City of Joburg to induct 1 000 JEDIs into digital training program

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The City of Joburg has launched an ambitious program through which it plans to put some 1 000 young people from the city through internship programs with digital companies in the hope of raising IT skills across the area. The Johannesburg Educating Digital Interns (JEDI) initiative was launched by mayor Parks Tau last month.

The first 250 interns were selected from 600 applicants, and will begin programs in network engineering, web design and fibre optic engineering with companies like IBM, FibreCo, Microsoft and Cisco. The 10 month internships are split into two parts: the first part involves a four month “boot camp”, which focusses on general training and business skills, while the final six months are on-the-job apprenticeship-style affairs.

250 more people will be added to JEDI program every quarter for the next year, and the city will be using social media channels as recruitment tools, encouraging prospective learners to demonstrate why they should be chosen over Facebook and Twitter.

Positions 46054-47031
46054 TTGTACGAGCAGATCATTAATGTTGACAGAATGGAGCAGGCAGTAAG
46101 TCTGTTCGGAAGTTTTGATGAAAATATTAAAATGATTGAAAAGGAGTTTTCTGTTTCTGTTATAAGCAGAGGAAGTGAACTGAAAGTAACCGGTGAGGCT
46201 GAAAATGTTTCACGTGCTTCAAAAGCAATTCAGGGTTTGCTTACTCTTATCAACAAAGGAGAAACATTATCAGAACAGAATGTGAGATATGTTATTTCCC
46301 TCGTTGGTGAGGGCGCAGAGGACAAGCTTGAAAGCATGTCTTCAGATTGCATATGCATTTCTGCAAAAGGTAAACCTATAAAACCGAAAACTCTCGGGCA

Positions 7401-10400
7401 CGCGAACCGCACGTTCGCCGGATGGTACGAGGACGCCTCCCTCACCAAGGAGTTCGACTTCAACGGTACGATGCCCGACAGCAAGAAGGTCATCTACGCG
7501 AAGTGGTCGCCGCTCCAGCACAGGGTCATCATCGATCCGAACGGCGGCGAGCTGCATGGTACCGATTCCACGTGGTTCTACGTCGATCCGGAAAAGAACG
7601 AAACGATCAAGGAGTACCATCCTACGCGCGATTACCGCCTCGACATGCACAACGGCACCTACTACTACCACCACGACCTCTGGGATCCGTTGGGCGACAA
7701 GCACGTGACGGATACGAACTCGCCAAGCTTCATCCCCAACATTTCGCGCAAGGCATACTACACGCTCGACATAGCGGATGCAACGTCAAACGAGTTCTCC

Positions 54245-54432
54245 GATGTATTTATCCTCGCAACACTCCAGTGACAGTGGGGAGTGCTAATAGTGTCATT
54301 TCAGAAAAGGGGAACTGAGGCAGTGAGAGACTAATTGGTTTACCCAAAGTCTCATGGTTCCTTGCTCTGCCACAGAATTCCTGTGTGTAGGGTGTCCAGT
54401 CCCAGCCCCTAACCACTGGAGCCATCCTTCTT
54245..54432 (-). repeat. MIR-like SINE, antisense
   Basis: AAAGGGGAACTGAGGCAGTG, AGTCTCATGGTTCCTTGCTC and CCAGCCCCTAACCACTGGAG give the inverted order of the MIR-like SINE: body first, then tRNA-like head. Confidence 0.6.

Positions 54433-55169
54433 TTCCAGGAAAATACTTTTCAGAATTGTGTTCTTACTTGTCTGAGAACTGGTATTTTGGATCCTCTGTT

Rudy Mathang, MMC for economic development, says that the large-scale program is needed to keep Johannesburg competitive over the next few years.

“The World Bank recently that ICT activity is twice as intensive in Johannesburg as in the rest of the country combined,” Mathang said, “We have a young population, and a perfect environment for developing cutting edge ICT products and services.”

Mathang says the initiative is part of the wider “smart city” program to upgrade infrastructure and skills across the region, announced last year.

Adam Oxford

Adam Oxford

Adam is the Editorial Director at htxt media. He has been writing about technology for almost two full decades now. In a previous life, he was the editor of PC Format and Digital Camera Shopper in the UK, before going on to work as a freelance journalist for seven years. His work has appeared in or on Stuff, The Guardian, Linux Format, TechRadar,, PC Gamer, Green Futures, The Journalist, The Ecologist and The Review. Adam moved to South Africa in 2012 and loves 3D printers, MakerFairs and tech hubs. He hates seafood. None of his friends remember this when cooking.